|Newsletter - 2000 Archive|
What an epic weekend! With all the Wessex hills the Brimstone is a hard 600km at the best of times, but with strong headwinds, rain all night, and hailstorms Sunday; this year it was extra special. To have any chance of finishing you had to: 1. Be quite a fast rider; and 2. Mentally incapable of packing - if you keep going when all around you have packed, you may have misunderstood the situation (apologies to Kipling). At the Wellington cafe (319km), discussion between most of the remaining riders resulted in an estimate of 14 out of the original 56 still on the road within the time limit (several more kept going, although out of time, and I guess that as many as 20 might have got back to Poole).
After non-stop rain for most of Friday, and a horrendous drive down to Poole Friday night, the blue sky Saturday morning was a pleasant surprise. No problems on the way to the first control near Andover, apart from mis-judging a sharp downhill bend and taking the corner rather wide. I arrived in the small first group, the rest of whom rode straight off, but I felt like some refreshments, and so left a bit later on my own. This next stage was where the fun started. All the rest of the day we were heading roughly SW (controls Codford - Beaminster - Exmouth), and there was a strong SW wind. At Beaminster the pub landlord said that last year almost everyone was through by 4pm, but this year by arriving at 15.44 I was third in. At least the sun was still out - shorts weather, and any time the wind / hills / anything started to get to me, I eat a chunk of Stollen Cake from the special supply Dave Hudson presented me with a while ago. Spirits were therefore high.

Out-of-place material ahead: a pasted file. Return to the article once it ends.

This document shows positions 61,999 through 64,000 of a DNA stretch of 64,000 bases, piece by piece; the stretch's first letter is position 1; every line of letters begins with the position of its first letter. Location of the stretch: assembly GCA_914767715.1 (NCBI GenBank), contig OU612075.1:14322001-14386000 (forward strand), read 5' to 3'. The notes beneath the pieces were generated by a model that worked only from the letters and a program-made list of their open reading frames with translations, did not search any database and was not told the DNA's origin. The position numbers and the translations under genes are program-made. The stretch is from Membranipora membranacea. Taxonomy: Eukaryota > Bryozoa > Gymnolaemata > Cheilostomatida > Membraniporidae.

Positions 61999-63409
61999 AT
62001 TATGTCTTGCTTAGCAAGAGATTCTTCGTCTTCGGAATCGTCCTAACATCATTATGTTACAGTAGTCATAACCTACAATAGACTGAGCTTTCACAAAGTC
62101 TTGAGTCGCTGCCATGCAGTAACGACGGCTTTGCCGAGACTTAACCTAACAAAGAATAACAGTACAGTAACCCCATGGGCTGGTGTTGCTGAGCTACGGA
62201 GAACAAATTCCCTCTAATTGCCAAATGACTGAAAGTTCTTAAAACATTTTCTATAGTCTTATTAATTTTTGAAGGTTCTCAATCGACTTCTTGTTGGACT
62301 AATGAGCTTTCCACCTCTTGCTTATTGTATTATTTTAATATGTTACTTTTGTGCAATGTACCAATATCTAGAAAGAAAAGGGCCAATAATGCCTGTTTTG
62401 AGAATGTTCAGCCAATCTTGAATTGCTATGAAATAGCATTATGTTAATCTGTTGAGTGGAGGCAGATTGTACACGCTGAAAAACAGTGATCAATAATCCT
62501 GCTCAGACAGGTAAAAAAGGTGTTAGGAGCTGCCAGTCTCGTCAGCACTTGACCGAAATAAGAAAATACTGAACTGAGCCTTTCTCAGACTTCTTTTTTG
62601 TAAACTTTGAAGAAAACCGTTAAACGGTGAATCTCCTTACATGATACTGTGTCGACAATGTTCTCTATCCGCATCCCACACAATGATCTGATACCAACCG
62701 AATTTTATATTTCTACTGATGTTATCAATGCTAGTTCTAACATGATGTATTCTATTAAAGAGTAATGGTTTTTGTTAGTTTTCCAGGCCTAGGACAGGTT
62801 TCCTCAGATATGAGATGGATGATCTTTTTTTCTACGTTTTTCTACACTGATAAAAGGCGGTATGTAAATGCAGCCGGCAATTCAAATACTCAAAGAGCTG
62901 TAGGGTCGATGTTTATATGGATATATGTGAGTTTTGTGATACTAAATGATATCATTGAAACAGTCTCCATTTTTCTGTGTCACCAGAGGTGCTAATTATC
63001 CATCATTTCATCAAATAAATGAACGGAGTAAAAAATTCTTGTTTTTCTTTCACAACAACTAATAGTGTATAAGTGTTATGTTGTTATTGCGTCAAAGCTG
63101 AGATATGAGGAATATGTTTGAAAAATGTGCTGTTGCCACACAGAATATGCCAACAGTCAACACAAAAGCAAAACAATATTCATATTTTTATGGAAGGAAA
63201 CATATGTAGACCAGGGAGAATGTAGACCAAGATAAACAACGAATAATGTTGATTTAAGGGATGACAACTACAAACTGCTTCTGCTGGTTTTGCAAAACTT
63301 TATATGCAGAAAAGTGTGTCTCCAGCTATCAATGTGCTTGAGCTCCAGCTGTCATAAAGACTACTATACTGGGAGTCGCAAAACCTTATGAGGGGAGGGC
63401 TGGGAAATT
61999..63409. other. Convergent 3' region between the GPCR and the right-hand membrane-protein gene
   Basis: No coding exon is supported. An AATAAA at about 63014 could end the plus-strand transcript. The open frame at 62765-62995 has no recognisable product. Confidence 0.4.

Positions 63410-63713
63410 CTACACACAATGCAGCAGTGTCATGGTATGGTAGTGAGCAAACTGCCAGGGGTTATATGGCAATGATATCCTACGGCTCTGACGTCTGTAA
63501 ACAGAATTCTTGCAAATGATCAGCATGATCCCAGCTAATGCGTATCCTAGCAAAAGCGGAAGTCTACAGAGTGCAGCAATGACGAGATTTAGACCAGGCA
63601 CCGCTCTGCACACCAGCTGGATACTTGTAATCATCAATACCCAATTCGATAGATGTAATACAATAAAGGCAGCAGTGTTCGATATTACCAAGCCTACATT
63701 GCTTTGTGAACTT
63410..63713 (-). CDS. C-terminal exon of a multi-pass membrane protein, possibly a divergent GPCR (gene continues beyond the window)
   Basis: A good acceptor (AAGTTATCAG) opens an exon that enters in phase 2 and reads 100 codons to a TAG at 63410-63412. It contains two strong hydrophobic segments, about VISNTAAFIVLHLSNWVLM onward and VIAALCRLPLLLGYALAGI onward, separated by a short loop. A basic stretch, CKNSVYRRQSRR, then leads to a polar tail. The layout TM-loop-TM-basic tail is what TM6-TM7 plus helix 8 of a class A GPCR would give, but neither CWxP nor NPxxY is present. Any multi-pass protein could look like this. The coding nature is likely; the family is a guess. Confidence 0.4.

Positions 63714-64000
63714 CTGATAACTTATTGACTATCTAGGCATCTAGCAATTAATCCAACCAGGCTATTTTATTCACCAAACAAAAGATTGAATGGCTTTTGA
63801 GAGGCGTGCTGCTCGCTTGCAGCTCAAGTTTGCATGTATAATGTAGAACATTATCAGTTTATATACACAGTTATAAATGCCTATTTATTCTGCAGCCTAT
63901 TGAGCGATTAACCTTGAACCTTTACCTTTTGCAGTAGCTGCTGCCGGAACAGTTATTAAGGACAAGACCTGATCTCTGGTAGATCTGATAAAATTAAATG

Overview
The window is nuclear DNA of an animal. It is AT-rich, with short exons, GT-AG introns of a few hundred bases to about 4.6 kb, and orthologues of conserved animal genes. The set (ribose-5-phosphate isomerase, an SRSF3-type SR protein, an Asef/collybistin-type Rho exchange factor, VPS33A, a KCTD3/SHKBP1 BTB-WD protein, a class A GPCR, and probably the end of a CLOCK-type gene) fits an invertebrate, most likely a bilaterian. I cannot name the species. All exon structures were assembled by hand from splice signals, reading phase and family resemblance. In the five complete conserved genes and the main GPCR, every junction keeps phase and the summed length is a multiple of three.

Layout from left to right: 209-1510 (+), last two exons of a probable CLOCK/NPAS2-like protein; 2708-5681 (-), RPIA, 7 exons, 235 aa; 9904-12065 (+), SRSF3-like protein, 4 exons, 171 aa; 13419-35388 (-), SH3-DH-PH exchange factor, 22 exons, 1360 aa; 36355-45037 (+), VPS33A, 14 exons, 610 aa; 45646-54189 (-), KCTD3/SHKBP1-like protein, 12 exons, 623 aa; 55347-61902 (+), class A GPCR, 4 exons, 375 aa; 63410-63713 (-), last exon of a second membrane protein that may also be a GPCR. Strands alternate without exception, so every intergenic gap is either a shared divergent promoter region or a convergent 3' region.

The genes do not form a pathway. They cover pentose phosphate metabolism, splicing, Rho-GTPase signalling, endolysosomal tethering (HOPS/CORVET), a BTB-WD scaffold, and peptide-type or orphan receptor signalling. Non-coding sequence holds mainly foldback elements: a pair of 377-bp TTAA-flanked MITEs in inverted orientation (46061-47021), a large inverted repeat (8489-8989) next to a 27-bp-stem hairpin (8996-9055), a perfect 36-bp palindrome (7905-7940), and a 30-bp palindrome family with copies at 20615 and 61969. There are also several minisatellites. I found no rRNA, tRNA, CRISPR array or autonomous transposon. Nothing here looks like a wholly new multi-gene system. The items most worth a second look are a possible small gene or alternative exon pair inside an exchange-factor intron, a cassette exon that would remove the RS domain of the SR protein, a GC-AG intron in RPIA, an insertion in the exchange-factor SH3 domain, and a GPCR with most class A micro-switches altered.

By the time I reached the coast at Charmouth the wind and temperature were both dropping, with increasing amounts of low grey cloud. On the climb just after Colyford on a car went by with a decent bike on the back - a Longstaff - looks familiar - it's Peter Marshall's bike - and yes, it's on Ian Hennessey's car. A bit further up the climb (at a nice steep bit) I spot Ian standing at a corner poised with camera. He expects me to smile as I go by. Stop for a chat - it turns out that on the same bend I took wide on stage one, Peter went straight on into the hedge, and was now in A&E in Salisbury with a broken wrist (one arm), broken hand (other arm), and unconfirmed reports of broken ribs. He was due to have a general anaesthetic Sat night to have the wrist set (& pinned?). He should be home by now.